System design suggestions¶
QPS or low-latency first¶
- NebulaGraph 3.2.0 is good at handling small requests with high concurrency. In such scenarios, the whole graph is huge, containing maybe trillions of vertices or edges, but the subgraphs accessed by each request are not large (containing millions of vertices or edges), and the latency of a single request is low. The concurrent number of such requests, i.e., the QPS, can be huge.
- On the other hand, in interactive analysis scenarios, the request concurrency is usually not high, but the subgraphs accessed by each request are large, with thousands of millions of vertices or edges. To lower the latency of big requests in such scenarios, you can split big requests into multiple small requests in the application, and concurrently send them to multiple graphd processes. This can decrease the memory used by each graphd process as well. Besides, you can use NebulaGraph Algorithm for such scenarios.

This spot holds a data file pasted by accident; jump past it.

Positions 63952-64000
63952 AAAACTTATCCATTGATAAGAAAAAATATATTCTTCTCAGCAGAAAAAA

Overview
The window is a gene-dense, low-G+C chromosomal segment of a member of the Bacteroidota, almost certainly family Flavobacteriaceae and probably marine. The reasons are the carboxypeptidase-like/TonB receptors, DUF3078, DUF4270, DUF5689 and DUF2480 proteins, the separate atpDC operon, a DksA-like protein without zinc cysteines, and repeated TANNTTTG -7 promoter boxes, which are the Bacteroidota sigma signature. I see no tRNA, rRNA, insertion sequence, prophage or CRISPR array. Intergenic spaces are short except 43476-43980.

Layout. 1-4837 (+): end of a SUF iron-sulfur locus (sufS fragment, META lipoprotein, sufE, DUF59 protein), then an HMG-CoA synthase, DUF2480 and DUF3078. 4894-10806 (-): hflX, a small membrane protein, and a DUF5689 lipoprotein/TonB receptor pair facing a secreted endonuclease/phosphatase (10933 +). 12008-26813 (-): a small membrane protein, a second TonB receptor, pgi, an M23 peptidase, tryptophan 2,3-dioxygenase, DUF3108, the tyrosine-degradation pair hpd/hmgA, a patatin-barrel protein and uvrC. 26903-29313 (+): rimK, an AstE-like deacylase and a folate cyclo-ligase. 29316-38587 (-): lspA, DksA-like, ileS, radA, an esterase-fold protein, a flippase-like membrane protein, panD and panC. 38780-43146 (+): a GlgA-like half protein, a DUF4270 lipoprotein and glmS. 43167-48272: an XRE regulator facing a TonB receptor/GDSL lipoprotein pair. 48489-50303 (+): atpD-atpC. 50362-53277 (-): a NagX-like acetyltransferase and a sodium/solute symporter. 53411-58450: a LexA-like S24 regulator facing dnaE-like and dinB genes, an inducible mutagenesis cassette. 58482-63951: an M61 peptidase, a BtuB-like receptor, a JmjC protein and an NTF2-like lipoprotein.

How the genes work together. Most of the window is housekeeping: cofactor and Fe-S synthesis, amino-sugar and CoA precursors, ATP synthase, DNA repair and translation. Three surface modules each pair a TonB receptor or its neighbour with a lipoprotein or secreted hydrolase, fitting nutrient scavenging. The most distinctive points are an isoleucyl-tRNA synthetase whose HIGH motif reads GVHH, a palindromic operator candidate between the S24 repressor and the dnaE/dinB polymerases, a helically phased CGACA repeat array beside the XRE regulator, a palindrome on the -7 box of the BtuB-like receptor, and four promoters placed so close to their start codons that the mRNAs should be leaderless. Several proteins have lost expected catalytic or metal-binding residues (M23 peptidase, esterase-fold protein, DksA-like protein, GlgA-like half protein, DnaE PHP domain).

Data transmission and optimization¶
- Read/write balance. NebulaGraph fits into OLTP scenarios with balanced read/write, i.e., concurrent write and read. It is not suitable for OLAP scenarios that usually need to write once and read many times.
- Select different write methods. For large batches of data writing, use SST files. For small batches of data writing, use
BALANCEjobs to optimize data format and storage distribution at the right time.
- NebulaGraph 3.2.0 does not support transactions and isolation in the relational database and is closer to NoSQL.
Query preheating and data preheating¶
Preheat on the application side:
- The Grapd process does not support pre-compiling queries and generating corresponding query plans, nor can it cache previous query results.
- The Storagd process does not support preheating data. Only the LSM-Tree and BloomFilter of RocksDB are loaded into memory at startup.
- Once accessed, vertices and edges are cached respectively in two types of LRU cache of the Storage Service.
Last update: February 1, 2023